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Public Policy

Anti-Terrorism Bills Could Open Door to Retail-Unfriendly Privacy Legislation

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Cyber security bills intended to protect critical infrastructure against Internet-based terrorist attacks could come to the Senate floor as soon as this month.

But NRF is concerned that the legislation could easily become the vehicle for much broader privacy and data security measures that could seriously impact the retail industry.

Democrats’ Cybersecurity Act of 2012 and Republicans’ SECURE IT Act are aimed at protecting anything from municipal water supplies to private-sector databases. NRF supports protecting infrastructure, and neither bill is directed specifically at retailers. But privacy advocates are expected to attempt to attach any number of proposals that could interfere with retailers’ use of technology to serve their customers.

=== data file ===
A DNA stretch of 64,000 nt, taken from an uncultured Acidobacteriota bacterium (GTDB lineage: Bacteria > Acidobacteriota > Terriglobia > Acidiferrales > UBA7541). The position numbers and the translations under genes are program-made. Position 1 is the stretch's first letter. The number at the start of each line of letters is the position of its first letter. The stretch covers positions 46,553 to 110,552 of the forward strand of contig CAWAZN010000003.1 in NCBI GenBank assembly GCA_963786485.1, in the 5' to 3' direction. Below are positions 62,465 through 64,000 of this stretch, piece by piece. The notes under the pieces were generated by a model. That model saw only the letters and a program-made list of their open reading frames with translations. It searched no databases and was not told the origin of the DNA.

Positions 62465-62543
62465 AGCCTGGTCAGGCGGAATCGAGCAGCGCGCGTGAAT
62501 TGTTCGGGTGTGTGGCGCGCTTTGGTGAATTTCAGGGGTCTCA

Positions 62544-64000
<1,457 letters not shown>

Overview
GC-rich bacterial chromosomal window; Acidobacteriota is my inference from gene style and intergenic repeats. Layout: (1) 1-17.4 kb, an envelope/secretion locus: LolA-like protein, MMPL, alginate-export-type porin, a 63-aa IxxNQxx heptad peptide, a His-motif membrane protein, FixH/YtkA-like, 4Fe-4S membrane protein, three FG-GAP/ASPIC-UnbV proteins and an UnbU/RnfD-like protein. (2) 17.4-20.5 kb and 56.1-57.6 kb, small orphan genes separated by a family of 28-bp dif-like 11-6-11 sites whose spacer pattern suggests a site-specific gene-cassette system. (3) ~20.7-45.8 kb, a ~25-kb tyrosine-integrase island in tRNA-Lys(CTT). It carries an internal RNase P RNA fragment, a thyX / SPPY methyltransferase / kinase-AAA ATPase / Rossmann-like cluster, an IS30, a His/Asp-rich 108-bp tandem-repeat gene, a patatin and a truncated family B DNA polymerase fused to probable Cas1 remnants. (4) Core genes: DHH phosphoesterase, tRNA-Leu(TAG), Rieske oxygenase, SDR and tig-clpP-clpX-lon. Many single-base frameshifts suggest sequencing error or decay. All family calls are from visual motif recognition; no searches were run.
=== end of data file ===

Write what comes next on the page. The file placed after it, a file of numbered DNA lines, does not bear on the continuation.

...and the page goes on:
A dozen bills are pending, including measures on “behavioral” advertising, “do not track” prohibitions, data breach notification and requirements for retailers to spend millions of dollars to provide customers with credit monitoring if databases are hacked. NRF is asking senators to keep cyber security legislation focused on national security, arguing that data breach legislation is “fundamentally contradictory” to cyber security. NRF has also noted that privacy legislation has yet to be vetted through congressional committees. Concerned retailers should contact senators as soon as possible.

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